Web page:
Updated: June 4, 2015
Cold Pack Reviews:Find Relief with the Best Cold Packs - Do you ever have those days when you feel like you're falling apart? Something twinges, something aches, and something else just plain hurts. Some of the aches and pains of the day can be worked out as we get moving, but others linger. This is especially true if you have an injury. Ice is the first thing physical therapists or trainers reach for when an athlete gets hurt: ice is tremendously helpful because it reduces inflammation, which in turn reduces pain. When do you apply a cold pack? Should you be using a hot pack instead? What are the best choices for cold therapy? This guide will help answer your questions, and, hopefully, relieve some of those aches and pains.
When to Use Cold PacksHot and cold: these polar opposites are both very useful in treating injuries, but it is essential that you know when it is appropriate to use cold packs and when you should turn up the heat. Physical therapists recommend that in the first 48 to 72 hours after an injury, you use ice packs. Whether you've sprained an ankle or strained your back, you are going to be swollen during that time period. Cold packs decrease that swelling, which also has the benefit of relieving pain. Cold packs, then, are used during the first 2 to 3 days after an acute injury. If you use heat packs during this time, you can worsen the swelling - and yes, that does increase pain, too. Heat packs should be used only for chronic (or on-going) injuries because it relaxes muscles and loosen tissues. When applying cold packs, make sure to ice your injury for no more than 20 minutes at a time. It is possible to get frostbite! You don't want to add that to your list of injuries!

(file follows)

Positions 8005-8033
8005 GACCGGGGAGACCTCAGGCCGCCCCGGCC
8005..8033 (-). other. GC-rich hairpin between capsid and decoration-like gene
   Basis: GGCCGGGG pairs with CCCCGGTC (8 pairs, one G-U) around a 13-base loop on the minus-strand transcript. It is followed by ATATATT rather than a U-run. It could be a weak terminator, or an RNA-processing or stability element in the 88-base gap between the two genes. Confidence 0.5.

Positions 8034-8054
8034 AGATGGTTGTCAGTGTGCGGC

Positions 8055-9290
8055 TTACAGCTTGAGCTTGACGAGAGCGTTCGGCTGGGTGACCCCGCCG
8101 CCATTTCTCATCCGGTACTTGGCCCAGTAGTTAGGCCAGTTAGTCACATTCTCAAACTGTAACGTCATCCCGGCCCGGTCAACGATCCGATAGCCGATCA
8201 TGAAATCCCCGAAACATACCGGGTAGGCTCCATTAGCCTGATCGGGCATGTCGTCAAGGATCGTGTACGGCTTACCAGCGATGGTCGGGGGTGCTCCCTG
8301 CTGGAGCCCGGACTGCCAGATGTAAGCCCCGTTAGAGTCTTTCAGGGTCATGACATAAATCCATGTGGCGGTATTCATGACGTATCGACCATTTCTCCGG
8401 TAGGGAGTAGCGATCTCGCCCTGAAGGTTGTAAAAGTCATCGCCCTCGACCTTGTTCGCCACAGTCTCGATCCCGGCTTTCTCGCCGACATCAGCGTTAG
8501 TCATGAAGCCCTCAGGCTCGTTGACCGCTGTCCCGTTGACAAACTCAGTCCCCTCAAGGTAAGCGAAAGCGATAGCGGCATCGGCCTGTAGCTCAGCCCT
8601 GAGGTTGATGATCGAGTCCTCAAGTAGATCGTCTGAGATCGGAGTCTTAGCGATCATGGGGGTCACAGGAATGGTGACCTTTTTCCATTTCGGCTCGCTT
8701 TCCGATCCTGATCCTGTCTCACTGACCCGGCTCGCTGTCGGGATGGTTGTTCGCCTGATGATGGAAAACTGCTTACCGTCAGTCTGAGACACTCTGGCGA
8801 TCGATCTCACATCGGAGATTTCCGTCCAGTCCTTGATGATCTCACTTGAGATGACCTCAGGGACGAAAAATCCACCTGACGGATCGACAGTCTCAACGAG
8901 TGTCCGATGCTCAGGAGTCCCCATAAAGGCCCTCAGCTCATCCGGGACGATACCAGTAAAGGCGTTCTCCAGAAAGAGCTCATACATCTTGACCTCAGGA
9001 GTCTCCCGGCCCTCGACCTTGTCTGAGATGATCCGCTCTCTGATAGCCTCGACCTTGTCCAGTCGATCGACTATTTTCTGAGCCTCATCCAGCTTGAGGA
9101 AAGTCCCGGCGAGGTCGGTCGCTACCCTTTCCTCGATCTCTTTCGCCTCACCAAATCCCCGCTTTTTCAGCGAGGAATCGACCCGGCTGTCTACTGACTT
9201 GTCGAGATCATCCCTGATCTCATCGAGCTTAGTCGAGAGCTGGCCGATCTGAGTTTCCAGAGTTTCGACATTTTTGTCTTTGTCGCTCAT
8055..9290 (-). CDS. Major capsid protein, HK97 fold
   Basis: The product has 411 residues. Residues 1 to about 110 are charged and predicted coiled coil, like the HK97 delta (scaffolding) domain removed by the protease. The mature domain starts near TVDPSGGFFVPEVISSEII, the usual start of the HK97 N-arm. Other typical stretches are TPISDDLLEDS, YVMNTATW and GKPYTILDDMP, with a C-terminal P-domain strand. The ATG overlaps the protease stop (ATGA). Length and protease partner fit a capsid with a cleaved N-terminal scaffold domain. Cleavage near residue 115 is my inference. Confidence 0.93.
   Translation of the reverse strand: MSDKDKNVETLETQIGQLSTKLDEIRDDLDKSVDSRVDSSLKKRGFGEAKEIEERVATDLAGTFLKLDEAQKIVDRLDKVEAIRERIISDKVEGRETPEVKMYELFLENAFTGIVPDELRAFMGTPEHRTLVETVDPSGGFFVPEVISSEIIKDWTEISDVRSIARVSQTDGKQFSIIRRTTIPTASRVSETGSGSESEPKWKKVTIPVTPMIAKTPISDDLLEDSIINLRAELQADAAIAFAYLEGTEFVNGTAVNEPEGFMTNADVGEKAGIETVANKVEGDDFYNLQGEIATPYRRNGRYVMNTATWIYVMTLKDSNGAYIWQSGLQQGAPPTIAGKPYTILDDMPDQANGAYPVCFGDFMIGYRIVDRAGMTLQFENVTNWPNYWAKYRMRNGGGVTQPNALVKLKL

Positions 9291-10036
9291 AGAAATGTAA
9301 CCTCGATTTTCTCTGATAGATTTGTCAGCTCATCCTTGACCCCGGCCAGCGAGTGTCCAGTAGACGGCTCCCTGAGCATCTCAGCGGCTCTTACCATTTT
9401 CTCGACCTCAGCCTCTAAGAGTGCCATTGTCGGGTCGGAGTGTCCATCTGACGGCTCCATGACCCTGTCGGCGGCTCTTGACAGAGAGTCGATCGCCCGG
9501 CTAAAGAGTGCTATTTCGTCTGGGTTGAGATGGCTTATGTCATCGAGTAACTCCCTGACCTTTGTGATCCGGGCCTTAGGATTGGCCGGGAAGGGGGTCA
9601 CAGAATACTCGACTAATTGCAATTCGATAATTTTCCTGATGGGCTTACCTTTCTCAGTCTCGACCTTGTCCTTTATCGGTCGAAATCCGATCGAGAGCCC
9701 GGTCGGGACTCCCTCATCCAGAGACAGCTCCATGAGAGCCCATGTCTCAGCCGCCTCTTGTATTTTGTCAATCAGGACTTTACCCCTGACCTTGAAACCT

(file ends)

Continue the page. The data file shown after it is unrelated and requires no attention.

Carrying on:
What to Look for in a Cold PackYou can take the words "ice pack" literally and plop some ice in a plastic baggie. This does work, it is ice after all, but it can be difficult to get the ice pack to conform to your injury and surround it with cold. In a pinch, you can even use a bag of frozen peas or corn. This works even a little better than ice cubes because it's more malleable. But the best choice is a gel pack. These are convenient because you can just store them very easily in your freezer and take them out as needed. Some models can also be microwaved for use as a heat pack, making them even more useful to have around. A great benefit is that you can conform to your injury. Yet one more advantage is that you can use and reuse them over and over again. Here are some things to consider before you buy:
*Size. If you frequently hurt your back, you'll likely want a larger cold pack that can offer enough relief. If you just want to have a cold pack in the freezer for first aid use, a smaller, more compact one is perfectly sufficient.
*Location. If you tend to have similar acute injuries (like your bum knee acting up), you may want a cold pack that is designed specifically for use in that area. A specialty hot/cold pack neck pillow can be great for those with neck injuries. Think about what you'll most likely need. If in doubt, get a specialty one and a smaller one to pop in the freezer. If you have kids running around, that certainly won't go to waste.
*Price. These are definitely a worthwhile investment, but keep your budget in mind. You can find great quality cold packs in your price range.
You can browse the best selling cold wraps and patches here.